I would have to wonder at what machinations Mengele’s flying monkeys would attempt to emulate the very specific circumstances of the end of World War 1. This is where the scheme would likely have completely broken down, assuming it hadn’t already.

Even assuming all of that went according to plan and at least one of the boys went through the various transformative events to turn him into a Hitler for the new millennium, it would only be circa 2005 that he would be ready to rise to power as Hitler had around the age of 40. Here then, lies the final problem.

2005 in Sweden, Germany, the UK, the US, Canada and Austria is not 1935. The world has seen a figure like Hitler before, has seen what a fascist mode of government looks like, has much better attitudes toward race, has stronger democracies and a more stable financial system in 2005 than in 1935*, which would ultimately mean that the clone’s seizure of power would not look like Hitler’s and may not even be feasible. There isn’t any guarantee that anyone would listen to the clone’s angry message about national renewal through ethnic cleansing because the world has not been turned upside down**. In an age of YouTube and Internet ubiquity, there’s every chance that such a diatribe would simply get lost in a sea of cat pictures and rage faces.

* No, really. The economy is bad after the 2008 Global Financial Crisis, but it isn’t Great Depression Grapes of Wrath era bad.

** The attacks on the 11th of September, 2001 and the cultural changes that came with it to the US notwithstanding.

Life on a Generation Ship

I like the idea of adorable robot caretakers

A lot of science fiction is predicated on the idea that that humanity has at some point in the distant past gotten on spaceships from their homeworld (usually Earth, sometimes not) and colonised the stars, terraforming and populating hundreds of worlds and thousands of moons along the way. This is the backdrop of landmark science fiction such as Isaac Asimov’s Foundation series, Frank Herbert’s Dune series, Star Wars, Alien and a whole raft of others. The common theme here is that in order to have epic adventure across the stars, the problems of interstellar space travel need to have already been solved.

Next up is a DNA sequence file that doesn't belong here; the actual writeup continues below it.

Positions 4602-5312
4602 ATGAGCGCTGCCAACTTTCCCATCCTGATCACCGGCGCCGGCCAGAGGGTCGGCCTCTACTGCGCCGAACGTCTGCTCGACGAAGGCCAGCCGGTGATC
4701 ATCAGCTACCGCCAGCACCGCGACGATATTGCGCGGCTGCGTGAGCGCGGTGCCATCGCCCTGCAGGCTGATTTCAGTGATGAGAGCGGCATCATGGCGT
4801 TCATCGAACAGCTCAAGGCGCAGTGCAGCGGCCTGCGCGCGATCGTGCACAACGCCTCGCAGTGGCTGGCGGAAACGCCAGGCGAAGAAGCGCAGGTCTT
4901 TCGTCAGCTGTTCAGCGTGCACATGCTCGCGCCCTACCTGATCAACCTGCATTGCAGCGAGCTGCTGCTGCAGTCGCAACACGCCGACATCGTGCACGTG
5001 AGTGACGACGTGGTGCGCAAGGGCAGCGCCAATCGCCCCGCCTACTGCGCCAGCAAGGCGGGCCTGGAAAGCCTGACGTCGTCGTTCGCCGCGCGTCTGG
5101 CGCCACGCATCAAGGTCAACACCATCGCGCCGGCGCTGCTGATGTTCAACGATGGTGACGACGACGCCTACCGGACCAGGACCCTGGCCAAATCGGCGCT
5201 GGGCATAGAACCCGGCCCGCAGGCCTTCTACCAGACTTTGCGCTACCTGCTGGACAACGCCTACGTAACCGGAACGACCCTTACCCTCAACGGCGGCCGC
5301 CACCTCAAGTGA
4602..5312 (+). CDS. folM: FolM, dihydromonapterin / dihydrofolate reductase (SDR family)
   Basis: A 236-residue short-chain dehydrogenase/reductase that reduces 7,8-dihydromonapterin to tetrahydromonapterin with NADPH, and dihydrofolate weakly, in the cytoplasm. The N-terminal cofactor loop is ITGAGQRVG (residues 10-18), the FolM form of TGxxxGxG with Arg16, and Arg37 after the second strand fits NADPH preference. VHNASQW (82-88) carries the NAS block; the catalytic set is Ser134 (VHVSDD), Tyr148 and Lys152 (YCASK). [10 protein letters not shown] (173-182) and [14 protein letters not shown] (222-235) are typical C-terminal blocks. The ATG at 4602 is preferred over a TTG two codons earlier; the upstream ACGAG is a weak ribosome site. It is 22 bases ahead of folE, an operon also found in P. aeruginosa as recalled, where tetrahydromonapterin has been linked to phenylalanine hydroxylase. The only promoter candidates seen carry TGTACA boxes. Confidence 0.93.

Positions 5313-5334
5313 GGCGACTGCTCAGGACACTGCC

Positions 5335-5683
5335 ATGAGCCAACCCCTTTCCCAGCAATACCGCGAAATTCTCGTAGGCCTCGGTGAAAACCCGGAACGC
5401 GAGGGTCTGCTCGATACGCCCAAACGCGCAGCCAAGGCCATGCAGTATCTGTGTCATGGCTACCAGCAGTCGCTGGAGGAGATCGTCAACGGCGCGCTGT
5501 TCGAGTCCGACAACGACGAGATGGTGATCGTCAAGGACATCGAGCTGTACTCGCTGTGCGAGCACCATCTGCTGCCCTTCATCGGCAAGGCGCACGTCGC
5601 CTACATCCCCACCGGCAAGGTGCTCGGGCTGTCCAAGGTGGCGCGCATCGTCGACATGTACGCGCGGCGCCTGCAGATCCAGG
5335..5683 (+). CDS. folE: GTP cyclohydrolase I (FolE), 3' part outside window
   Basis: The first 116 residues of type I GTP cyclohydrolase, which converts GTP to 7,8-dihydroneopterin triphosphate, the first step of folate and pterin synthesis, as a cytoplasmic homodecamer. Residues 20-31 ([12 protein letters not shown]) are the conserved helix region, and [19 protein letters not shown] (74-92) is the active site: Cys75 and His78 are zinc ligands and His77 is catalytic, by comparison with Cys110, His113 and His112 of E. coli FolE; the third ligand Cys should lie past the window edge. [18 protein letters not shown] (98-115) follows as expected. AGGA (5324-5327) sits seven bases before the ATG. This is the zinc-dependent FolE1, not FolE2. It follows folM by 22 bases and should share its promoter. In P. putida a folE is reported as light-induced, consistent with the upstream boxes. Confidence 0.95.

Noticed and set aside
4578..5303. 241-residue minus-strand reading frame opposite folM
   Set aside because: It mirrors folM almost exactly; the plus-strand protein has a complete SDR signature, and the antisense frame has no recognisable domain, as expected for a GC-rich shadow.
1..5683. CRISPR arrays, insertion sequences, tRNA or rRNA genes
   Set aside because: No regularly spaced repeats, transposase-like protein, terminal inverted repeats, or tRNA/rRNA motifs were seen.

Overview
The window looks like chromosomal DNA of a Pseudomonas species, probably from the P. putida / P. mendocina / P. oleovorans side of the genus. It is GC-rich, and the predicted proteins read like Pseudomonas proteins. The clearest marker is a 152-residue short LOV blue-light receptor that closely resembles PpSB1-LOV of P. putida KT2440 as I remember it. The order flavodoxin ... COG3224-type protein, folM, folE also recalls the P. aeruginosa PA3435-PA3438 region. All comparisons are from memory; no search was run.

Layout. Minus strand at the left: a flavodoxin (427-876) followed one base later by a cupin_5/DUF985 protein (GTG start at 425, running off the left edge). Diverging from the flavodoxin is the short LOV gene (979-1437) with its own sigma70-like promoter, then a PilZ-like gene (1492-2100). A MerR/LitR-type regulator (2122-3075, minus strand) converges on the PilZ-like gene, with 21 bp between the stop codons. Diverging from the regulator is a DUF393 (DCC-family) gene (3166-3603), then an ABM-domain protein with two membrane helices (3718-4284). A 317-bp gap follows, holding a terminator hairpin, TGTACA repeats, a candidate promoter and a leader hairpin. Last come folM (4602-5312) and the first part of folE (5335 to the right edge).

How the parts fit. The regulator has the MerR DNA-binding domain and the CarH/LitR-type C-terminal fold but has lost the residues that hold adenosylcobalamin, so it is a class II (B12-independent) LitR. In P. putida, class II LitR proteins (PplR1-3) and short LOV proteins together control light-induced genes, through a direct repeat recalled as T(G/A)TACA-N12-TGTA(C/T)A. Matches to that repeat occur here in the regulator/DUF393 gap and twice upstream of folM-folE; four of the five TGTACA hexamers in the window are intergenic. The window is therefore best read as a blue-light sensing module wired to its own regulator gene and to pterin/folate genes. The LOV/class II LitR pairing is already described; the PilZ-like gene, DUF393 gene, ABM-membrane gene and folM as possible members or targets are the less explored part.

Unfortunately, the problems of interstellar travel are substantial ones, the most insurmountable of which is the issue of sheer distance. To quote Douglas Adams, space is big. How big, you might ask? Big enough that if you tried to visit our nearest neighbouring star (Proxima Centauri – 4.24 light years) and somehow contrived to travel at light speed, it would still take you four years to get there. Big enough that if you tried to get to Proxima Centauri as quickly as the fastest man made object ever built (the Helios II probe), you would take some 18,000 years to arrive.

Of course, most science fiction stories of the type I mentioned get around this problem by invoking theoretical concepts such as faster-than-light travel, wormholes and hyperspace. While these concepts may have some basis in real physics, their depictions in science fiction tend to gloss over some vast technical problems it might be impossible or impractical to overcome. Like with the development of powered flight, it might take thousands of years for these concepts to go from the level of our current speculation to physical reality. We may, in fact, never solve these problems.

If the speed of light really is the cosmic speed limit, we will at some point need to leave our solar system in order to ensure our species’ survival. It might not be for a few billion years, but our sun will eventually become a red giant and engulf the Earth. If humanity is still around at that time, colonising the stars will no longer be a far off dream, but a practical necessity.

This is where the notion of the Generation Ship comes in – a huge spacecraft designed to be continuously inhabited by hundreds or thousands of people for literally generations while the craft makes its way to its intended destination. The idea is that it would be a floating environment people would be happy to grow up, raise families and die in without ever seeing the outside of. While that might sound awful to you, remember that this is basically what Earth is (albeit on a much larger scale) and that for most of human history, the majority of people never ventured more than a few kilometres from the place they were born. Make the environment big, pleasant and/or interesting enough and the people on board may never want to leave (think of The Axiom from Wall-E)